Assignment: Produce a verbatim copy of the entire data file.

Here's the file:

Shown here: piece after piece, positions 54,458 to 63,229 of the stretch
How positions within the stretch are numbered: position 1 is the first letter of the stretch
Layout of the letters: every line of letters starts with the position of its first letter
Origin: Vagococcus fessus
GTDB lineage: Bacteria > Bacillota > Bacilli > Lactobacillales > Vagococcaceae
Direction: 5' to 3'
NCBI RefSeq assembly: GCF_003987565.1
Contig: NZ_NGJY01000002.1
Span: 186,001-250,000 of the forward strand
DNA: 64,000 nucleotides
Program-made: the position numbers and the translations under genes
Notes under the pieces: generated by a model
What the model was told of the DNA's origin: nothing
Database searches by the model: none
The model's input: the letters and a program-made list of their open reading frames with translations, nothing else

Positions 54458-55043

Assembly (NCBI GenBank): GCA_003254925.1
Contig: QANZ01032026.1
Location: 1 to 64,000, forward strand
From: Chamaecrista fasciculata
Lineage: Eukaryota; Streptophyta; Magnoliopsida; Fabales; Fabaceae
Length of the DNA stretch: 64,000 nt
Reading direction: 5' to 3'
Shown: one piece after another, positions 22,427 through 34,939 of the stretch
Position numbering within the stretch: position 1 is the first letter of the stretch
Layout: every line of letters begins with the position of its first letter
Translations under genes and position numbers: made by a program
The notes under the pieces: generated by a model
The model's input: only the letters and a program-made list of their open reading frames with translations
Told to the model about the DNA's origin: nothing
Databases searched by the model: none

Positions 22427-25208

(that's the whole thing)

Shown here: piece after piece, positions 54,458 to 63,229 of the stretch
How positions within the stretch are numbered: position 1 is the first letter of the stretch
Layout of the letters: every line of letters starts with the position of its first letter
Origin: Vagococcus fessus
GTDB lineage: Bacteria > Bacillota > Bacilli > Lactobacillales > Vagococcaceae
Direction: 5' to 3'
NCBI RefSeq assembly: GCF_003987565.1
Contig: NZ_NGJY01000002.1
Span: 186,001-250,000 of the forward strand
DNA: 64,000 nucleotides
Program-made: the position numbers and the translations under genes
Notes under the pieces: generated by a model
What the model was told of the DNA's origin: nothing
Database searches by the model: none
The model's input: the letters and a program-made list of their open reading frames with translations, nothing else

Positions 54458-55043

Assembly (NCBI GenBank): GCA_003254925.1
Contig: QANZ01032026.1
Location: 1 to 64,000, forward strand
From: Chamaecrista fasciculata
Lineage: Eukaryota; Streptophyta; Magnoliopsida; Fabales; Fabaceae
Length of the DNA stretch: 64,000 nt
Reading direction: 5' to 3'
Shown: one piece after another, positions 22,427 through 34,939 of the stretch
Position numbering within the stretch: position 1 is the first letter of the stretch
Layout: every line of letters begins with the position of its first letter
Translations under genes and position numbers: made by a program
The notes under the pieces: generated by a model
The model's input: only the letters and a program-made list of their open reading frames with translations
Told to the model about the DNA's origin: nothing
Databases searched by the model: none

Positions 22427-25208